Thanks for the question. I think what you're referring to is the clean energy dialogue. The clean energy dialogue represents about $1.8 million of a two-year allocation of $5.4 million for renewed international climate change strategies.
    In each year, Environment Canada will receive about $900,000 for the clean energy dialogue. About $448,000 of that will go to the science and technology group. They are co-chairs of the research and development working group, along with the U.S., and will contribute to projects undertaken by that group. An example of that would be research to improve productivity in harvesting methods in the use of algal biomass. The next generation of biofuels is one of those projects.
     In addition to that, the international branch will receive about $450,000 a year to fund our role as the secretariat for the clean energy dialogue. We're not the only department involved in this; NRCan is also involved in this.
    Just to give you a sense of what work has been done to date.... Sorry.
    Thank you.
    I'm looking at $90 million here, and I'm told that about $2 million would be about Canada's international leadership in clean energy technology. I think the minister's response does imply that this is about selling the oil sands products. I'm wondering whether it also includes, in talking about “a platform to deepen engagement with the United States on climate change issues”.... Is the government planning to continue lobbying to weaken the standards that are being considered in the United States, and that might disadvantage Canada, in the absence of any actual greenhouse gas reduction programs of our own, here in our country?
     No, absolutely not. We work with the United States on a number of levels. As you know, both of our countries, as signatories to Copenhagen, made commitments to reduce GHGs by 2020.
    Because of our integrated economies, we have a very integrated plan. In transportation, which is an integrated manufacturing industrial sector, it made sense not to wrong-foot Canadian auto manufacturers, so we aligned our new regulations for emissions in cars, trucks, and heavy vehicles. With regard to coal-fired electricity, we're blessed with much more hydro power than the United States. Their sector is ten times bigger. They're using a different set of regulations, but we're both working to hit those same targets.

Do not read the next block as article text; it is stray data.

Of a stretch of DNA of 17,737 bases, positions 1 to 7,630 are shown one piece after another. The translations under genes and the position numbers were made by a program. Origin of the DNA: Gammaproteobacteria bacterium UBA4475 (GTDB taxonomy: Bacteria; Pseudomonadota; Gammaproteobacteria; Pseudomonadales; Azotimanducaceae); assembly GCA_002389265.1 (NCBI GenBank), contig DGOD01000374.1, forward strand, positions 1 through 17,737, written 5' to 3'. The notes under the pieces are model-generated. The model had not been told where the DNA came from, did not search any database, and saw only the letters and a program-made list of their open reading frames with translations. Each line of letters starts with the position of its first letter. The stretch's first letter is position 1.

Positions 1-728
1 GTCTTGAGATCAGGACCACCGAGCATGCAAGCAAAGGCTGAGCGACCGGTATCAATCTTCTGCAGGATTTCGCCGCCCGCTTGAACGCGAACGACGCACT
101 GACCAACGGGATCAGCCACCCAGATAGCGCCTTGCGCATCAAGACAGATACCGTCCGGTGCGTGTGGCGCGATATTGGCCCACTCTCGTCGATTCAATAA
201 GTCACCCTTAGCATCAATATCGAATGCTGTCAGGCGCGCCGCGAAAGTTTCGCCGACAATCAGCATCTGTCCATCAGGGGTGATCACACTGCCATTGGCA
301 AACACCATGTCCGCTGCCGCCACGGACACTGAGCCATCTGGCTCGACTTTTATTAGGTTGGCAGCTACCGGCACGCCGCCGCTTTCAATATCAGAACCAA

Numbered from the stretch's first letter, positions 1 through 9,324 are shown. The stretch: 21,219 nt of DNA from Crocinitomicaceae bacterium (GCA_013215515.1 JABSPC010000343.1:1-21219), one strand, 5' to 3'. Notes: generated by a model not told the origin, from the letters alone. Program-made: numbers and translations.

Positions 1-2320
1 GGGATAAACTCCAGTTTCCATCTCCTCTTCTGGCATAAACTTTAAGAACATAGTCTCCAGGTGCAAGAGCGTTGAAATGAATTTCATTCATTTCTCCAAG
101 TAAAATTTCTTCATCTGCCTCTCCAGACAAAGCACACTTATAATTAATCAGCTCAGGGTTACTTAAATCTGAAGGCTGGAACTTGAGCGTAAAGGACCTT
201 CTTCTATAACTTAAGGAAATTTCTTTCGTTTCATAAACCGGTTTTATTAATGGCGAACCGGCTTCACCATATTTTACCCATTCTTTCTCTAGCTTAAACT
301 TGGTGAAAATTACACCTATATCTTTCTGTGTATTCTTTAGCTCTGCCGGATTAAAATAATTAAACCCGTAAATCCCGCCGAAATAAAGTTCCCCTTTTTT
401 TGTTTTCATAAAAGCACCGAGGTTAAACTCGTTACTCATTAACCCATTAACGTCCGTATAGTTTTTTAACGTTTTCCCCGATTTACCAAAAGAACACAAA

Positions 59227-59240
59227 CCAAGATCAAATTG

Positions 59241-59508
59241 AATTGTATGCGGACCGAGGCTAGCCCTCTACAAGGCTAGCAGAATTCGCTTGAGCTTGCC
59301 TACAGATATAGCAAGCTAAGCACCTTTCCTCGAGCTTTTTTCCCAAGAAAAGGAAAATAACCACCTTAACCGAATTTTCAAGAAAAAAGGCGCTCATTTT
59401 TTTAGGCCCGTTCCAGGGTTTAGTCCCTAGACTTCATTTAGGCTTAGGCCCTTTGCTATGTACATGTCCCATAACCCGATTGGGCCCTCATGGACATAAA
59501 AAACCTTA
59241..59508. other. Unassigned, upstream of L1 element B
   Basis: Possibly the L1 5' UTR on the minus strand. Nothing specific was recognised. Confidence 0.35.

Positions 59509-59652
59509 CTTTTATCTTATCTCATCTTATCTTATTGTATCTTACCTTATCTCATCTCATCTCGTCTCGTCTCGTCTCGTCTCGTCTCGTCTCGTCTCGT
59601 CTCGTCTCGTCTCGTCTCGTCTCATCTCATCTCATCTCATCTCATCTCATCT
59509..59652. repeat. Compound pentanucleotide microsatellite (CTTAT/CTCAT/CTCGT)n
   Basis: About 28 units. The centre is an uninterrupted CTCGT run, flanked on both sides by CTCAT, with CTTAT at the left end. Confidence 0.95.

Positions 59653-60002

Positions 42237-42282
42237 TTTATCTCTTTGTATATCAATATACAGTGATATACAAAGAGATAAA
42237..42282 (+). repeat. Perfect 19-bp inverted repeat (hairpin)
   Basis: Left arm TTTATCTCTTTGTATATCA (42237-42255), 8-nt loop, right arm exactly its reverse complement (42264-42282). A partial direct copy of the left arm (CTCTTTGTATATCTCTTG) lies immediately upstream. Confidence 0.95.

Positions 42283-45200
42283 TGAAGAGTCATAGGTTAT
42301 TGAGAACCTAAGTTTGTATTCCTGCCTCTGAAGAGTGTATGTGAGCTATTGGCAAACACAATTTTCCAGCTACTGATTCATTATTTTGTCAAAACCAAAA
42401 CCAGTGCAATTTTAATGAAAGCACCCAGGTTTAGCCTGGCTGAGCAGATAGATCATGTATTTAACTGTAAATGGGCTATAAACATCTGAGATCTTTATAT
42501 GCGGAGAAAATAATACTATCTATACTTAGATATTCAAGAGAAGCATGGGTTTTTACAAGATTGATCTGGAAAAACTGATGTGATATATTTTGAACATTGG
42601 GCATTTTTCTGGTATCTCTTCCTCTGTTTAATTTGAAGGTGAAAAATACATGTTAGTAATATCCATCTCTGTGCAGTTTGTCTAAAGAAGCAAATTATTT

With regard to the major economies group, of which Canada and the United States are continuing members, we work to encourage our fellow parties to the United Nations Framework Convention on Climate Change to move ahead from the Kyoto era and work together to encourage more countries, the United States being a major—


    Thank you, Mr. Minister.
    Unfortunately, time has expired.
    Next we have Ms. Liu. You have five minutes.
    I'd like to welcome the minister to committee. It's the first time he has appeared before us, and I really appreciate that he has taken the time to meet with us.
    I have a lot of questions, so I'd appreciate it if you'd keep your answers short. I realize you only have an hour to meet with us and there's a lot to get through.
    I'd like to pick up on my colleague's concerns about funding allocated to the clean air agenda. We know there's an increase of $90.3 million to this funding, and as my colleague mentioned, this funding will allow us to develop a “platform to deepen engagement with the United States on climate change issues and enhancing Canada's visibility as an international leader in clean energy technology”.
    It does sound as if this funding is being allocated to PR, and that's a concern that has been expressed by civil society as well.
    At a time when we're cutting ozone research, laying off scientists at Environment Canada, and we're gutting funding to CEAA by 43%, can the minister explain to the committee why this is a wise allocation of funding?
    I think our earlier remarks clarified that we're not cutting funding to CEAA. Those were sunsetted funds. We are not reducing our commitment to ozone monitoring, or to science.